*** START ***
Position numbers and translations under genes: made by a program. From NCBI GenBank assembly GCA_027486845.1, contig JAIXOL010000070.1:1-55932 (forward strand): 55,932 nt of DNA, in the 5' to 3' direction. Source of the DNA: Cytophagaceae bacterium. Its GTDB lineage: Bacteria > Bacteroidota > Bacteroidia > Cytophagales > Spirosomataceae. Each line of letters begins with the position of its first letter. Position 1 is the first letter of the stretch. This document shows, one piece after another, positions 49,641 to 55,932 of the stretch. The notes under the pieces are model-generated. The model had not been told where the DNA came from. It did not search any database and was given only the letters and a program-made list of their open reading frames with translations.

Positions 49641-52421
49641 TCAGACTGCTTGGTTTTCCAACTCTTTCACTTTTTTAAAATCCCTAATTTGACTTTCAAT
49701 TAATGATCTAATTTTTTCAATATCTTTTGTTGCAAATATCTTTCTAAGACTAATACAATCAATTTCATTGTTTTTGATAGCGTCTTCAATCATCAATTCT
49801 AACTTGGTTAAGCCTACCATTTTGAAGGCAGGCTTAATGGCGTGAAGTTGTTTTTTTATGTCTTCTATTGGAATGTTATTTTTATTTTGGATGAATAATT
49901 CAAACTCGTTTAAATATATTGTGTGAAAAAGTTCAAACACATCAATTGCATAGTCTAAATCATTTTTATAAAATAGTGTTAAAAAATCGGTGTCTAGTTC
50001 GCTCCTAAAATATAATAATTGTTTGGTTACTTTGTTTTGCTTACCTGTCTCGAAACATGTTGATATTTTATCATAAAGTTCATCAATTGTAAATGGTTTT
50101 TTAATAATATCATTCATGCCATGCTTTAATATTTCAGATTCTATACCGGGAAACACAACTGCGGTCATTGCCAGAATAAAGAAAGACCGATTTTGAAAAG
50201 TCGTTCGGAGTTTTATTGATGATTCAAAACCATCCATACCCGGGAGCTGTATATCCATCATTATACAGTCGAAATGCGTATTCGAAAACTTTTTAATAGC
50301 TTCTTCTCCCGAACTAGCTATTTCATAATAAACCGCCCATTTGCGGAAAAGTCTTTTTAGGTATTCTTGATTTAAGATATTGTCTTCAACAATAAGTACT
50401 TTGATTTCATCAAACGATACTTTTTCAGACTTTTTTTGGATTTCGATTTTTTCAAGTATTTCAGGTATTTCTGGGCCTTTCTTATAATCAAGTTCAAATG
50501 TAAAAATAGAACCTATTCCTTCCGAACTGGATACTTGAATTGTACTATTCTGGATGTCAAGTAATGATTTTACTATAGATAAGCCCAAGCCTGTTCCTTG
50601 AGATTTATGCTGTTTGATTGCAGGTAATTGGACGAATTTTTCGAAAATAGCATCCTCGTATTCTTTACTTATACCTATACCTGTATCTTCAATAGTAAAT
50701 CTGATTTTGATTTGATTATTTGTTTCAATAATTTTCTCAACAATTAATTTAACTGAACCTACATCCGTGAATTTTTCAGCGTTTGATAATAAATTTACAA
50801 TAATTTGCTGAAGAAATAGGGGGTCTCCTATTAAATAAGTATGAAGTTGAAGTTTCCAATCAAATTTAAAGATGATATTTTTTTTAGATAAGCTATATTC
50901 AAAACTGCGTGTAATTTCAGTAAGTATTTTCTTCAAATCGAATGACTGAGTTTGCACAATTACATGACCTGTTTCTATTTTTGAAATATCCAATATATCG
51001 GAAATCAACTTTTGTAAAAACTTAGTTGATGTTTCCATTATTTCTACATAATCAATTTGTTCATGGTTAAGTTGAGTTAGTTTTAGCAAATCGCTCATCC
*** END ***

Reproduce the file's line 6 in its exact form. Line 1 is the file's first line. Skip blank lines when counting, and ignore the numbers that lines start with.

49901 CAAACTCGTTTAAATATATTGTGTGAAAAAGTTCAAACACATCAATTGCATAGTCTAAATCATTTTTATAAAATAGTGTTAAAAAATCGGTGTCTAGTTC